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The Daily Cardinal Est. 1892
Saturday, June 22, 2024

Unified vision needed to affect climate change

The past year has not been easy on President Obama. I've often wondered why he wanted the job in the first place, and how he can carry himself with such poise despite being mired in so many promises that he cannot hope to fulfill during his presidency. During the Copenhagen climate talks, President Obama made another lofty promise, one meant to inspire other countries to rise up to the challenge of our changing global environment. With or without the approval of the Senate, Obama made a verbal agreement that the U.S. would drop carbon emissions 17 percent below what they were in 2005 by the end of this decade, something that will be difficult to do without imposing a radical gradient that is steep enough to change the American lifestyle. The climate talks came and went, and Obama was essentially left with the burden of leading us into a more environmentally friendly decade.

But instead, this only brought pessimism, leaving most environmentalists to ask a rather straightforward question: Is climate change a priority for world leaders?

The simple answer is no, definitely not. The reason is that world leaders are not unified on what needs to be done to combat global climate change, as evidenced in Copenhagen. Sure, we can blame this on respective rates of development and positioning of resources, but the situation demands actions, not excuses. All of our answers to climate change are instantly gratifying compromises that will leave us more problems in the future, the policy equivalent of sweeping a mess under the rug. Someone else will come and clean it up, someone always does, or at least that's the assumption.

When discussing Obama's commitment to emission reductions, United Nations climate chief Yvo de Boer made it very clear that it doesn't matter how the U.S. curtails emissions, as long as changes are made. If the environment were truly a priority in this situation, there would be no compromise. De Boer's attitude leaves policy up for individual interpretation, a flexibility that will certainly end up bankrupting whatever hope environmentalists have that advocacy and protesting can save the planet. This laissez-faire attitude on the part of the U.N. leads to cap and trade policies, which give the guise of effectiveness, but in reality only serve to create ambiguity as to what our motivation is for curtailing climate change. Is it just a show to appease a disconcerted public, or are we serious?

Cap and trade is an environmental hoodwink because it assumes rigid, unrealistic constraints on a complex system. It assumes that carbon emissions behave with simple elegance, like algebra, not taking into account that we are part of an open system in which geographic location matters. Our biosphere has never been that simple, or linear, and we know better. If certain areas of the globe pollute more, they will still throw off the balance of the global environment, no matter how clean things are in another part of the world. Cap and trade promotes the compounding of pollution, ignorance of the Earth's inherent interconnectedness and, most importantly, provides answers that do not give us the results necessary to fix the problem.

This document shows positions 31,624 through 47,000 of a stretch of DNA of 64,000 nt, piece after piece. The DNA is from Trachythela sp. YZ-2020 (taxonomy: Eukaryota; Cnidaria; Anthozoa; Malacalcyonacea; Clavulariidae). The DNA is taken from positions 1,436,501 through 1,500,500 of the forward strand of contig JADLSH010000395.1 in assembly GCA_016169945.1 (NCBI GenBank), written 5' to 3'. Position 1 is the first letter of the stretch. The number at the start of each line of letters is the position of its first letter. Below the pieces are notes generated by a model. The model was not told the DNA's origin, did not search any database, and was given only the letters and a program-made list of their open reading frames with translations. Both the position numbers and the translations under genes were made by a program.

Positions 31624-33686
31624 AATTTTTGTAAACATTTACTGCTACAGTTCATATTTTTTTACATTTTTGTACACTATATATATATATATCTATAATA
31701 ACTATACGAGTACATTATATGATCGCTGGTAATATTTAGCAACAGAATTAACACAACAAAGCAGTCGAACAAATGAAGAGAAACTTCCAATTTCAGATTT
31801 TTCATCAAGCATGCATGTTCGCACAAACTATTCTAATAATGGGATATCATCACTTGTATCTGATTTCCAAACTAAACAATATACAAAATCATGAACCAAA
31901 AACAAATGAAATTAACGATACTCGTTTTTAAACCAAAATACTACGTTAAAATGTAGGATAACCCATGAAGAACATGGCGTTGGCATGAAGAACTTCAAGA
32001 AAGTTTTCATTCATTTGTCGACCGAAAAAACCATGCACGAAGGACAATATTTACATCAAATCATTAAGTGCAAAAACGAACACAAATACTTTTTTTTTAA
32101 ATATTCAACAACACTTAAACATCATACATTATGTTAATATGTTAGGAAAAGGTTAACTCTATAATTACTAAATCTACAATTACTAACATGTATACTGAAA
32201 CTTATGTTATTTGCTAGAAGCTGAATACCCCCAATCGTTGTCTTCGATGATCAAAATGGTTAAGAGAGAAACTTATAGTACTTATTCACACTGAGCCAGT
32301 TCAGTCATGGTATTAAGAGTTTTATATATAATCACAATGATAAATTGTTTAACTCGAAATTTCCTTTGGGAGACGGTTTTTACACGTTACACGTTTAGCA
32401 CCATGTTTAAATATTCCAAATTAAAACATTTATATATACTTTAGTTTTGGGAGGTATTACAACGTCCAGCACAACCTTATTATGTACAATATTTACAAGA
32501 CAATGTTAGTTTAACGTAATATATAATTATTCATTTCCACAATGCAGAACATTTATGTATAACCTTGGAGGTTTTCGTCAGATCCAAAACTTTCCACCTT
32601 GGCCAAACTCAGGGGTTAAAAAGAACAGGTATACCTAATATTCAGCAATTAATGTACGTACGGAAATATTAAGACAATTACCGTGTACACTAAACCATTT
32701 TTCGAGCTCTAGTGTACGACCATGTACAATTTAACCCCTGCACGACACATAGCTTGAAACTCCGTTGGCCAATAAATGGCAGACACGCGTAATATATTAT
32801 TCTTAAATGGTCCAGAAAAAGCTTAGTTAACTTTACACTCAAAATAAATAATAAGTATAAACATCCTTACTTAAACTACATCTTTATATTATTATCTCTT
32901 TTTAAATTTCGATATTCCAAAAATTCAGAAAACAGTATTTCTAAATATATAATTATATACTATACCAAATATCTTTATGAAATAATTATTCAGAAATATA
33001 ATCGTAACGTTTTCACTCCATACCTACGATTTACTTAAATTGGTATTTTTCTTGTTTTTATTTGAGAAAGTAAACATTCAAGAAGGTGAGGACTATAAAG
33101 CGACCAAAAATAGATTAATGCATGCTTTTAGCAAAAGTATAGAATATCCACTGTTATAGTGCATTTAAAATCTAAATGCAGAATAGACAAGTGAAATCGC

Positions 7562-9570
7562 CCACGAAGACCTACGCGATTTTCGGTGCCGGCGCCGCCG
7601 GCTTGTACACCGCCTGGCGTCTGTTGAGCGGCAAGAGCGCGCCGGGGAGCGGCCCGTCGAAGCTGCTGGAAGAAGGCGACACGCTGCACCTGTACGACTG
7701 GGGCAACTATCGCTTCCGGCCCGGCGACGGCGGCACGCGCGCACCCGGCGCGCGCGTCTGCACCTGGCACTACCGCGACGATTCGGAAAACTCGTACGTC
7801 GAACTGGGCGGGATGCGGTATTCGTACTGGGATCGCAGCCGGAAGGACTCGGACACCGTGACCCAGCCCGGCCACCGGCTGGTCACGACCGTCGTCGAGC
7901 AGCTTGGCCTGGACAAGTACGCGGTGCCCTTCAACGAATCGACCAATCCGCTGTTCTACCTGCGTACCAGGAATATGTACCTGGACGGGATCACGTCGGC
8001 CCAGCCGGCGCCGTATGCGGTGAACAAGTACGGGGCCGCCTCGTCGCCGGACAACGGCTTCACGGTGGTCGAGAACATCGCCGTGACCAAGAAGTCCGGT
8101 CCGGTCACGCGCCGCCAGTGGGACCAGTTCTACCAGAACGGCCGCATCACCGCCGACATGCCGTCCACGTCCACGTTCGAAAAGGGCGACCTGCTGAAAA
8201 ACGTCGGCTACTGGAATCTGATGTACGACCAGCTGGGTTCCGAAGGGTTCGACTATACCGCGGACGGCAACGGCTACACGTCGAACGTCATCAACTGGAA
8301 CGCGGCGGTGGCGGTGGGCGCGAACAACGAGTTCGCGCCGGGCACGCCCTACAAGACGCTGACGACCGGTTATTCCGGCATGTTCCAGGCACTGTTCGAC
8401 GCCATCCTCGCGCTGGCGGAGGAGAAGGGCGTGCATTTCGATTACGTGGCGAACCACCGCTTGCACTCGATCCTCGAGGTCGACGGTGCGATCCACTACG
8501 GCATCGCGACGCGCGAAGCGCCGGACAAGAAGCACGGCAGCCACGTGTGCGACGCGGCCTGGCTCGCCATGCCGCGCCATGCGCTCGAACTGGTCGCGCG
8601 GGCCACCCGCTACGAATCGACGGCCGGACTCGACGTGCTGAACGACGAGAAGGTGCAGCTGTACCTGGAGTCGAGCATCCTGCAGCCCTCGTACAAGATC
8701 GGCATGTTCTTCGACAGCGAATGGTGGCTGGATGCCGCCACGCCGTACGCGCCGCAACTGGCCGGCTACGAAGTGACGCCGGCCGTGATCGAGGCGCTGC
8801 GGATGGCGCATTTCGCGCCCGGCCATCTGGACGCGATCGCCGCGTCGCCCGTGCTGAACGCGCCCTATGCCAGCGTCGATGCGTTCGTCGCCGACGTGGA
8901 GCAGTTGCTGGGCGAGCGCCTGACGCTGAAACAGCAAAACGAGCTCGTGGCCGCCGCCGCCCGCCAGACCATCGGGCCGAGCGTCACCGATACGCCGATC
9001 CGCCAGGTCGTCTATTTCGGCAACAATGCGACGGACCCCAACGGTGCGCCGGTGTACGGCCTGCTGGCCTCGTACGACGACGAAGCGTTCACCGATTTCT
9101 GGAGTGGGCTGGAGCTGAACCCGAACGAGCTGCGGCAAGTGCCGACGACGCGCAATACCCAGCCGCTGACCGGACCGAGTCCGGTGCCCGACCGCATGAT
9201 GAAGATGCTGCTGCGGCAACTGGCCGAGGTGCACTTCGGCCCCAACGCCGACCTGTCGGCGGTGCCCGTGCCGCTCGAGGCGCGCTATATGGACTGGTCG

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A recent study conducted at UW-Madison made an interesting distinction that isn't often brought up when discussing climate change. Researchers found that the benefits of clean air, mostly dealing with health, are worth more than the cost of implementing new policies. Intangible benefits are often not factored into climate policy decisions, probably because quantifying such effects is such an abstract endeavor. Although the study is largely optimistic and offers valuable insight, it still has problems. The study probably does not account for the full benefit of clean air, erring towards underestimation in hopes of more accurately reflecting the situation. We won't know how important clean air is until it's too late, just like we won't know how important it is to halt climate change until Manhattan is underwater.

In reality, a carbon tax is the only answer. It sets up a steep gradient that forces people to consider all of their actions and impact on the planet, regardless of their environmental stance. But the modern political climate is not conducive to such decisive action, action that we can no longer wait for. This is why we need to be unified to fight climate change, with everyone in agreement on what is the best action that will benefit the planet.

Though society is continually resisting it, a dramatic paradigm shift is going to be necessary to account for all of our new knowledge and desires. In an audio pastiche by the Books, they sample a scientist uttering the words, ""Something unknown is doing we don't know what. This is what our knowledge amounts to."" There is so much that we don't know, but this isn't the problem. The problem is we are not all facing the unknown together.

Anthony Cefali is a senior majoring in biology and English. We welcome all feedback. Please send responses to 

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